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Tony Robinson's Casket and the Brown Child Martyr Syndrome

I've grown so used to shouting the names of martyrs I will never meet that when I finally stood before one, my character collapsed in a moment of surrealism. I said to myself, "This is the one they've been talking about."
March 17, 2015, 8:00pm

At his funeral, people talked about Tony Robinson's life, and one thing he once said kept coming up: "You ever have that feeling you're going to live forever? I'm going to change the world." On March 6, the 19-year-old biracial man got his wish in the worst possible way. Tony died on the porch of his house, bleeding from police-inflicted gunshot wounds to his torso, head, and arm after Officer Matt Kenny responded to a report of a light-skinned black man dodging cars in traffic and attacking people. His death, like the deaths of so many other unarmed black men, ignited protests, as they like to say in the media.


That night, a friend informed me of Tony's passing on Facebook as I caught up with a fellow musician in a bar in Wicker Park in Chicago. The Harold's Chicken turned in my stomach; I did nothing but swallow the numb feeling further down knowing I couldn't return to Madison, where I attend school, until Monday afternoon. I spent the rest of that weekend scanning my social media timeline for updates on my friends organizing and protesting and exchanging rides to the scene.

I wasn't there, but I didn't have to be to know for a fact that everyone I knew was tired of this shit.

On March 11, over a thousand protestors gathered at the Wisconsin Department of Corrections in the East Side Darbo neighborhood, marching several miles up East Washington Avenue before heading to the front lawn of Governor Scott Walker's mansion to express their heartache. This action was organized in part by the Young Gifted and Black Coalition—a Madison-based activist group focused on servicing communities of color and ending state violence—who planned this march prior to Tony Robinson's death in solidarity with the Black Lives Matter movement as well as fast food workers and their fight to raise the minimum wage to $15 an hour.

Pro-police protests. All photos by the author

Meanwhile on the Capitol Square, I observed a pro-police rally on the same day, finding a little over a hundred people—families of cops, police veterans, and locals—gathered in support of the Madison Police Department's efforts to protect and serve the city. One speaker emphasized this protest was not meant to disparage Tony Robinson's memory and led a moment of silence for his family as well as the families of all officers who had recently lost their lives in the line of duty. Protestors held aloft signs like "KEEP CALM, WE HAVE YOUR 6," ("we have your back" in police parlance) "BLUE LIVES MATTER TOO," and "WE SUPPORT YOU OFFICER KENNY" casually, as there was nothing distasteful or provocative about them, even as thousands mourned the black life "Officer Kenny" had so callously taken.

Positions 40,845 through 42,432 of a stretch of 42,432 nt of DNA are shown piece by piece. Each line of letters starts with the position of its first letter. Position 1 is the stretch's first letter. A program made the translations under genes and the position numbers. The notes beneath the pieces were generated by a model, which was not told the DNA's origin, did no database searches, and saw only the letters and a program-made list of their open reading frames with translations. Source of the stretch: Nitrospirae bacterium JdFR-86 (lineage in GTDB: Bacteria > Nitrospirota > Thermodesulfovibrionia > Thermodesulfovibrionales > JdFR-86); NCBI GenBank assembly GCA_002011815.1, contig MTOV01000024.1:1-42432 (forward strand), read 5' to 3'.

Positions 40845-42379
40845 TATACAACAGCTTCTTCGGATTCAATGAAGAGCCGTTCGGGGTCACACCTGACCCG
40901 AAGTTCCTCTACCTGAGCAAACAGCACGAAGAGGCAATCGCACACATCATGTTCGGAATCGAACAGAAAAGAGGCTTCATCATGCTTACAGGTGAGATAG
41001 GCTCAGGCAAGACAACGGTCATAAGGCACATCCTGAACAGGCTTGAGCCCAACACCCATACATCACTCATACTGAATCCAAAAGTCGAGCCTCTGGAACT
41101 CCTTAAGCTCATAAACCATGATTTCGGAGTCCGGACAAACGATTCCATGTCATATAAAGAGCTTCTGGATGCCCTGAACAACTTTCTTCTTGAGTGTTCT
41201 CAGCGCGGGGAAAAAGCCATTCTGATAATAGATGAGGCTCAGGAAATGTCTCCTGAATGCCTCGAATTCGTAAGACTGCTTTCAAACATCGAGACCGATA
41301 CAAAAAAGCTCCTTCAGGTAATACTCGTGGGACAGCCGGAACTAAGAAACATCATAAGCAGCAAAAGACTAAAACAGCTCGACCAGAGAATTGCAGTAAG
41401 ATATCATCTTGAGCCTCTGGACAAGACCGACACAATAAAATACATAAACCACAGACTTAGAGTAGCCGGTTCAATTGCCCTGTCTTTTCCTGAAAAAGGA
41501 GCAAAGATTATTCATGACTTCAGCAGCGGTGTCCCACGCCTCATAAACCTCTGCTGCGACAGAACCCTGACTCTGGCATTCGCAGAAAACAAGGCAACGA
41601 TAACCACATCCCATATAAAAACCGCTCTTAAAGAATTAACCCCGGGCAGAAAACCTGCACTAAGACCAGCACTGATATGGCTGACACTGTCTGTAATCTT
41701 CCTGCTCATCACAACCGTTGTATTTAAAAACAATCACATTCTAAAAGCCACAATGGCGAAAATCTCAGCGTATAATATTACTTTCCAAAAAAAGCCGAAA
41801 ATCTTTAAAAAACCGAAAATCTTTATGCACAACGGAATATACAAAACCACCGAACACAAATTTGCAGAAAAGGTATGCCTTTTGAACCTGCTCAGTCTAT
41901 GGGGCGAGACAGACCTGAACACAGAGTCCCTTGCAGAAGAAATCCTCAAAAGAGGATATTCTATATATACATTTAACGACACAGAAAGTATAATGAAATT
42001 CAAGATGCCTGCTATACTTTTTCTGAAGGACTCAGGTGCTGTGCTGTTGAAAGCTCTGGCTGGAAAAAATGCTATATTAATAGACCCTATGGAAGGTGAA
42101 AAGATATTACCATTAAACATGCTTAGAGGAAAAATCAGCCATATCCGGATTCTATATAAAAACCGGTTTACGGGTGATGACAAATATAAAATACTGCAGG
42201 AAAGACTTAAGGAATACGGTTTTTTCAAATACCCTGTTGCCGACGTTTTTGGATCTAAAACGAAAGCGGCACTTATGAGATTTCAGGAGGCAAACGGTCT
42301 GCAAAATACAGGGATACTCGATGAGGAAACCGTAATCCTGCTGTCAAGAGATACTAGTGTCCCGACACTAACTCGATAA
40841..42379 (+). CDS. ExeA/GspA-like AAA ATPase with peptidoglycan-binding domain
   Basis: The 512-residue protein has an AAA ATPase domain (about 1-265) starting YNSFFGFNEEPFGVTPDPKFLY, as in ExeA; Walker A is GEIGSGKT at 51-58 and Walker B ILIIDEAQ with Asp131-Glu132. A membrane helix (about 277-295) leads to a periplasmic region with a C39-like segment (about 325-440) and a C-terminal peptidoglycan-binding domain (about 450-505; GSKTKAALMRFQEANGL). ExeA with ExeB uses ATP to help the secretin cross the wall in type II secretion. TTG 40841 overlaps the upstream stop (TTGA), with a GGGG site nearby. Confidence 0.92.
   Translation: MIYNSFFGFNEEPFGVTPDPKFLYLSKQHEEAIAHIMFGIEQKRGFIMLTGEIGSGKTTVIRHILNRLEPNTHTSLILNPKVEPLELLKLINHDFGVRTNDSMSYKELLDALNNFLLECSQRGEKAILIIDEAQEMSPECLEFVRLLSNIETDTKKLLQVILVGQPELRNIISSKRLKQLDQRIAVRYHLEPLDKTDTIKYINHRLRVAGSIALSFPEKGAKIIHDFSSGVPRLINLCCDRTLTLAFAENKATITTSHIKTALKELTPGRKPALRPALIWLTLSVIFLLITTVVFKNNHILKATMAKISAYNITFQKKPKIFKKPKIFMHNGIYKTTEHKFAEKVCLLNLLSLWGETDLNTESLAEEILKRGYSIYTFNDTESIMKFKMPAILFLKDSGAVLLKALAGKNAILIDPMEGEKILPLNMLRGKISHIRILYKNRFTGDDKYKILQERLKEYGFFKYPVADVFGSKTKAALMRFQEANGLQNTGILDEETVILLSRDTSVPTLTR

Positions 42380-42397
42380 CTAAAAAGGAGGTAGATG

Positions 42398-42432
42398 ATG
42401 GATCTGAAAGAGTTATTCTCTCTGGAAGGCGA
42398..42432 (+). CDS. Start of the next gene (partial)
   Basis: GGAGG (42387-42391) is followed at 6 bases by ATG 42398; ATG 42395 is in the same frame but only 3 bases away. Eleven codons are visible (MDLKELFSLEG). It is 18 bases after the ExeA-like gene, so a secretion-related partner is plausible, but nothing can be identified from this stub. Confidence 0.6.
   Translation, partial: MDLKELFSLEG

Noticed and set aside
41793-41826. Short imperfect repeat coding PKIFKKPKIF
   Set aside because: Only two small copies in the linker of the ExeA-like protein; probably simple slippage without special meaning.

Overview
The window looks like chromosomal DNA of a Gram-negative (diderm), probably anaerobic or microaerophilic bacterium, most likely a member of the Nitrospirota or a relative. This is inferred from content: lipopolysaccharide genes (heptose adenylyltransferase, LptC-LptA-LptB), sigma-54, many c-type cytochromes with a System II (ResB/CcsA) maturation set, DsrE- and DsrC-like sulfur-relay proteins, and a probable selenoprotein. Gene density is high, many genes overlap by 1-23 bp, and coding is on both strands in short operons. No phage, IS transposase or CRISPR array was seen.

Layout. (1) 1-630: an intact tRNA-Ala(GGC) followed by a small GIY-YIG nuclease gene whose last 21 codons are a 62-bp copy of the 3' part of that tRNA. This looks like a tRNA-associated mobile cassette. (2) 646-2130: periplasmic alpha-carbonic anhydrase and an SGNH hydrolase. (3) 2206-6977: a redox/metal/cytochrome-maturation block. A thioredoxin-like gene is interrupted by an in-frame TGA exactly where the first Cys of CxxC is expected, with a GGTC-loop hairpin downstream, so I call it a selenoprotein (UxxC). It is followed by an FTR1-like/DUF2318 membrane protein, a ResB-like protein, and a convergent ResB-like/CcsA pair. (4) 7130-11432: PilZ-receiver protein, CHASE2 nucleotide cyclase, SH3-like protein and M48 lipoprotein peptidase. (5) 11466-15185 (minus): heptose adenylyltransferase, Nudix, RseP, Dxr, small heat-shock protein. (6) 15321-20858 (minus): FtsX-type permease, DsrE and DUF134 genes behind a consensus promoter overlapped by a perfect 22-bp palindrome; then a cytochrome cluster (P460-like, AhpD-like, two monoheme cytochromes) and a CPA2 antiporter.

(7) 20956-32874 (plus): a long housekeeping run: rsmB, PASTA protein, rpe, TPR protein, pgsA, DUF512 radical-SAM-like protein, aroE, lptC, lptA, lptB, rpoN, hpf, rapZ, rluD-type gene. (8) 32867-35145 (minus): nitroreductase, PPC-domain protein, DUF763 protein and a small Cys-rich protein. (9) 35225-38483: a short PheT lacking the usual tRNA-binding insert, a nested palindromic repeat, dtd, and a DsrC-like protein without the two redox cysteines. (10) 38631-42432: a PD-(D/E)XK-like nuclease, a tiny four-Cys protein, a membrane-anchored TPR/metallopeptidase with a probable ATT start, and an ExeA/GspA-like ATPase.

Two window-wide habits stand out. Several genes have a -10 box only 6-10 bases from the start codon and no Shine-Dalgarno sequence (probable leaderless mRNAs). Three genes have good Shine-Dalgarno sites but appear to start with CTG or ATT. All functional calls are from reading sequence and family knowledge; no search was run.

All this action happened on the heels of two UW-Madison campus protests in December: a silent protest on the Kohl Center lawn during the December 3 Duke-Wisconsin men's basketball game spurred by the non-indictment in the Eric Garner and Michael Brown cases, and a sprawling demonstration on December 14 ending in a die-in at Helen C. White Library with around 1,000 bodies present. These calls to action—organized respectively by students Eric Newble, Jr. and Deshawn McKinney—were minimally acknowledged by UW-Madison administration despite the university's long history of protesting for social change, and were meant not to be taken as responses to specific, isolated incidents. Rather, they were part of an ongoing movement to raise awareness and foster dialogue on how racial oppression continues to impact the students of color on campus as well as nationwide.


I participated in both actions in December and felt renewed in the sense that I was not breathing in these lecture halls alone. I've been more than accustomed to being and the brown face in the room, or the "black perspective" reminding the world (and my fellow classmates) why I deserve to breathe. Madison was the first place I was ever called a nigger to my face, where I saw a Venom doll hanging from a noose on an apartment building, where I was told affirmative action allowed me to cheat my way into school over some invisible more deserving white kid. As the child of a DC police sergeant who's been a cop just as long as I've been alive, I finally realized why police were worth any collective "fuck the" across our country's bloody history.

No chanting prepared me for the sorrow I learned to swallow a week after Tony died.